The first component of the Port Metro Vancouver Deltaport Terminal, Road, and Rail Improvement Project (DTRRIP), the causeway overpass, reached a significant milestone with its recent completion.
DTRRIP is a series of improvements to Vancouver’s largest container terminal undertaken to increase capacity. The new overpass separates road and rail traffic, improving the flow of trucks and trains accessing the terminal, reducing truck and vehicle idling, increasing safety, and contributing an estimated 150,000 to 200,000 TEUs of additional capacity annually at Deltaport.
MMM Group Limited (MMM) provided design-build; municipal, structural, and highway engineering; and construction inspection services for the project, which included rail line and access road relocations, new ramps for the overpass, and an overpass structure, all within a very confined site.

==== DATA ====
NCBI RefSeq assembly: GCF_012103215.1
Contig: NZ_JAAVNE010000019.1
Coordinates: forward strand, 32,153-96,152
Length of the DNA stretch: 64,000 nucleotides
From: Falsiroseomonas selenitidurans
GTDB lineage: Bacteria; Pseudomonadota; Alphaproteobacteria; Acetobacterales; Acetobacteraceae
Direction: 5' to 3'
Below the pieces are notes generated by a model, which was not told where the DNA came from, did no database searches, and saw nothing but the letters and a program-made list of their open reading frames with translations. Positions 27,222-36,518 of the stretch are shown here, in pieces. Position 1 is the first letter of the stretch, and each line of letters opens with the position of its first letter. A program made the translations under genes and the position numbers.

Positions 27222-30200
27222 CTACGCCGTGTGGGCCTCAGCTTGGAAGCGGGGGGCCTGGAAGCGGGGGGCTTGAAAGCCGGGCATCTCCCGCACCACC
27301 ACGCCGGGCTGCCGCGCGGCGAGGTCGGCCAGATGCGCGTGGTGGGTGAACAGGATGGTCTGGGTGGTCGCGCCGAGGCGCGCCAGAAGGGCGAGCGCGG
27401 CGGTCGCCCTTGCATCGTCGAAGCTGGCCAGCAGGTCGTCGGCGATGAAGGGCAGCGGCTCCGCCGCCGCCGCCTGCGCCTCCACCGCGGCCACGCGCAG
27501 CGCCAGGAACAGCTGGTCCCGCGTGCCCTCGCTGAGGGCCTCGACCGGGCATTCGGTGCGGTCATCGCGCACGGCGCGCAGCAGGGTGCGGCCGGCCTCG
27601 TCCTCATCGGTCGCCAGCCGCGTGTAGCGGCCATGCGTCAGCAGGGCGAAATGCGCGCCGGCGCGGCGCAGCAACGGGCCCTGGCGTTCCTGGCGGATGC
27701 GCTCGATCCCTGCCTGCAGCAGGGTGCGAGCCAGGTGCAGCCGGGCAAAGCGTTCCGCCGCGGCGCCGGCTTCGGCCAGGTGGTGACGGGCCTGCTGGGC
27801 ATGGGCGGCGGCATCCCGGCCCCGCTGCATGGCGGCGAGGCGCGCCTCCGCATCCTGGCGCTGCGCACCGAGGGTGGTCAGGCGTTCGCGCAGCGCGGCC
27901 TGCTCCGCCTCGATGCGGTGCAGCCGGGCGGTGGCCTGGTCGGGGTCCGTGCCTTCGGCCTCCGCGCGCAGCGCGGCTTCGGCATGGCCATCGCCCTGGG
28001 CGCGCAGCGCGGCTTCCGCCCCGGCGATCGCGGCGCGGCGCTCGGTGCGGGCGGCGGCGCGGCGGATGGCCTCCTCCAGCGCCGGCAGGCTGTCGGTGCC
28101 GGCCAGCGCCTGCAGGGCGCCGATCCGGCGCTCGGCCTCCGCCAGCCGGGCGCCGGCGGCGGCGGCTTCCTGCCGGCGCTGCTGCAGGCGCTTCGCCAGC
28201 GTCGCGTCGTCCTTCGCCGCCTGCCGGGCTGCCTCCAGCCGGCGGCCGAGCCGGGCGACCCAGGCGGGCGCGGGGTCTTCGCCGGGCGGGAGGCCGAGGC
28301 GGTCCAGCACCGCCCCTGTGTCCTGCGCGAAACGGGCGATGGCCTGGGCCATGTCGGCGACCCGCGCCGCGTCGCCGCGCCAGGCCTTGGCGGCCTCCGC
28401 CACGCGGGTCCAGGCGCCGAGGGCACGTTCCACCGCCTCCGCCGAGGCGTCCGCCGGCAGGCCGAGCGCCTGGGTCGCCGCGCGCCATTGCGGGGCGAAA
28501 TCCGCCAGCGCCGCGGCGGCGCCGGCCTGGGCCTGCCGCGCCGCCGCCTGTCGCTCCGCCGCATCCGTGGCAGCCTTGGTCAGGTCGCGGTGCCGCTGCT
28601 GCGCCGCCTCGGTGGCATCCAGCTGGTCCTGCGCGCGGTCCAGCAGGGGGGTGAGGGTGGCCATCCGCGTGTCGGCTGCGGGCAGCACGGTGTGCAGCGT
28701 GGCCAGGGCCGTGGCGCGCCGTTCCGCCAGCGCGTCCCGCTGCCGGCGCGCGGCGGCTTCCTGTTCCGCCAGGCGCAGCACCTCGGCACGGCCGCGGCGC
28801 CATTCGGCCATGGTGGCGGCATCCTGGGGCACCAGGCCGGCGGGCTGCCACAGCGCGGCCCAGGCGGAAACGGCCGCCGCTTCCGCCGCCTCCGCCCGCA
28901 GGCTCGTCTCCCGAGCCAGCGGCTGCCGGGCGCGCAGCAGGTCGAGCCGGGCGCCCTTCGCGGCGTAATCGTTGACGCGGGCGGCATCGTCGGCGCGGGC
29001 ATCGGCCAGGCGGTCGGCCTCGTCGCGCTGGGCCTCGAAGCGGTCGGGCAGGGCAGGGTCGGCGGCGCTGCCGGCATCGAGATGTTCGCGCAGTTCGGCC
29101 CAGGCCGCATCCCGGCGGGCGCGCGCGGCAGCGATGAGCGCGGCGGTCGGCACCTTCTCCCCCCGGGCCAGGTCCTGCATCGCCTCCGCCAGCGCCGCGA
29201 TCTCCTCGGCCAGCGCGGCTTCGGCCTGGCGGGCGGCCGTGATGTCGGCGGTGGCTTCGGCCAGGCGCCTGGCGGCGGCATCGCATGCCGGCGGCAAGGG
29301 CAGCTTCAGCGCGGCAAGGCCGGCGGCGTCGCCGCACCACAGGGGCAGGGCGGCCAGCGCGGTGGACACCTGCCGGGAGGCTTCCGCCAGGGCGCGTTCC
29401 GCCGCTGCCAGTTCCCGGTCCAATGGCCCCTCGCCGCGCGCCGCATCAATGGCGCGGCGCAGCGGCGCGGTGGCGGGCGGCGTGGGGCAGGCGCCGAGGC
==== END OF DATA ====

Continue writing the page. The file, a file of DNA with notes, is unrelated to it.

The causeway where the overpass is located was constructed in the 1960s using sand derived from the nearby seabed placed on top of intertidal mud flats. This created difficult ground conditions that presented unique challenges for the design of an economically viable structural system in a zone of high seismicity.
As a consequence of these conditions, MMM utilized several innovative engineering design techniques to ensure that the structure was not adversely affected by potential soil liquefaction and ground settlements. One of these innovations was to support several of the spans on a concrete raft foundation slab founded within the upper-soil crust layer. This raft is designed to float on the crust while soils below potentially liquefy during an earthquake.
The $44.7 M overpass was delivered by Port Metro Vancouver with a $19.9 million funding contribution from the Government of Canada’s Asia-Pacific Gateway and Corridor Transportation Infrastructure Fund. The Asia-Pacific Gateway and Corridor Initiative is focused on enhancing the movement of goods and people between North America and Asia.